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Child inmates in Legazpi city jail have been serving more than their sentences

December 20, 2007 ·  By Rhaydz B. Barcia Correspondent

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Thursday, December 20, 2007
By Rhaydz B. Barcia Correspondent

LEGAZPI CITY: Marco Tolentino, (not his real name), now 15 and going on 16, was sentenced to prison for two years and four months by the Regional Trial Court, but he has been languishing in jail much longer than his sentence.

Marco, whose address is the Philippine National Railway site in this city, told The Manila Times that he was sent to jail when he was 13 years old for involvement in a robbery.

Marco is among the 13 minor inmates in conflict with the law held at the juvenile unit of the Legazpi City Jail. But some of his fellow convicts have been freed while others were transferred to the regular adult prisoners’ cells.

“I am serving more than my punishment. I wish I could be freed this Christmas to celebrate my 16th birthday and reunited with my family. Now, I realize how hard it is to be away from my family. I have no peace,” he told The Times bitterly.

Marco’s father is a manager of a well-known bottling company. His mother is a former barangay official but lost in the October 29 elections. His eldest sister is a teacher. His older brother is a policeman while the rest of his four siblings are in school.

He is the fourth child in the family.

Marco was a high school freshman then when he was charged with theft by Liberty Commercial Center.

“We were just tripping. My classmates took a t-shirt and passed it on to me. Unfortunately I was caught by the roving agents. My more than two years in jail taught me a lesson. It’s not too late to start a new life of discipline and goodness. I learned to pray rosary from members of a religious organization who taught us how to pray and be better persons. I will pursue my schooling when I’m free,” he said.

The case of Marco does not quite belong to the “Poor children, Black Christmas” special report. He is from a well-to-do family. But the other children in the later part of this article belong to truly poor families.

Marco and his fellow inmates (Vladimir, 15, Homer, 16, Ramon, 16, not their real names) were exchanging pleasantries when I went to the Legazpi City Jail on Friday afternoon. The friendly jail guards allowed me to chat with the youth inmates.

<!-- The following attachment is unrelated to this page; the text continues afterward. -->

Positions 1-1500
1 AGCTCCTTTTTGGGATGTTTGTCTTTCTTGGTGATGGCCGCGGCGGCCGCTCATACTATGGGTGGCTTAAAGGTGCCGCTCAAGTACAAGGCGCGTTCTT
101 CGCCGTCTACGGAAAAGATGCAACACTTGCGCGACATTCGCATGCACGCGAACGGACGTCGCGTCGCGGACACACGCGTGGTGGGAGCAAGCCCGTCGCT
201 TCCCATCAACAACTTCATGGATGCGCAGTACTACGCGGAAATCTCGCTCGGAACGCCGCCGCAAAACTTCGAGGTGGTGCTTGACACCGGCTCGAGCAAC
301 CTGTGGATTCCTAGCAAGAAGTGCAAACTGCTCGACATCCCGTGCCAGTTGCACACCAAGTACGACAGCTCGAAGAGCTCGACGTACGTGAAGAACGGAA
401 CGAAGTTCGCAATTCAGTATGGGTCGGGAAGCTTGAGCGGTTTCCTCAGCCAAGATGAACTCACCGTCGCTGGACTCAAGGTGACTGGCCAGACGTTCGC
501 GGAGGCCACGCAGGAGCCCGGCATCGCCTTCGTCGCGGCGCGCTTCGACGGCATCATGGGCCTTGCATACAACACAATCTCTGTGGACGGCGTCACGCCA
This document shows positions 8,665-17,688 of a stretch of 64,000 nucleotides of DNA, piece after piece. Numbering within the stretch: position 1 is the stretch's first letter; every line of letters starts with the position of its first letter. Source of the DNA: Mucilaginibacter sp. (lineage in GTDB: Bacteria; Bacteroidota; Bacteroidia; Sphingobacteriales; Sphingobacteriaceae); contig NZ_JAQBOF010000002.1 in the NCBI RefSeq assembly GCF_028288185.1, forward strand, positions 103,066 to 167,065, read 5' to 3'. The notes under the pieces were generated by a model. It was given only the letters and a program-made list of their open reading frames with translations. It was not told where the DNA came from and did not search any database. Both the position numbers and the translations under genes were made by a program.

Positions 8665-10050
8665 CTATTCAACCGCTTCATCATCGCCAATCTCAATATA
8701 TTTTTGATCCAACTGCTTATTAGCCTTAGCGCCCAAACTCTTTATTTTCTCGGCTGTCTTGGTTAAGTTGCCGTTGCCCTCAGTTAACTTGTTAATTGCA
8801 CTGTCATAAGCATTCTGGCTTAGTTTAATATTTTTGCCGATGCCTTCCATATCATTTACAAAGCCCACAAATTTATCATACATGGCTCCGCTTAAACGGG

All of these youth inmates wish to be freed this Christmas to be with their families. But that isn’t easy because their cases are tried only once a year.

The serious delay of their trial is because there is no family court, Jail Officer 3 Arnold Lasam told me.

“I have been imprisoned for nearly three years now. There was one hearing this year. If the next hearing is next year, will I be held in prison for another year? My sentence is only for two years. I’m sad because I might be in jail for several years,” Ramon said, echoing Marco’s lament.

Ramon is charged with car theft.

The Legazpi City jail is well organized and clean. The minors are kept in separate cells, each with its own comfort room.

These youth inmates get a non-formal education from Lance Woods, and American Peace Corp volunteer assigned to assist City Social Welfare Department of Legazpi city. Woods is teaching English to the children inmates.

Some of the minor inmates told me they committed their crimes due to peer pressure. Others said they were pushed to do the bad deed by poverty.

All of them told me they are to be good citizens when they go back to the world.

Legazpi City Mayor Noel Rosal put up a home for children in conflict with the law several years ago. Unfortunately, typhoon Reming damages it severely. The Legazpi City Youth Home was built in Barangay Poro, Legazpi City. When repaired, it will be used exclusively to house child offenders now detained at the city jail. END

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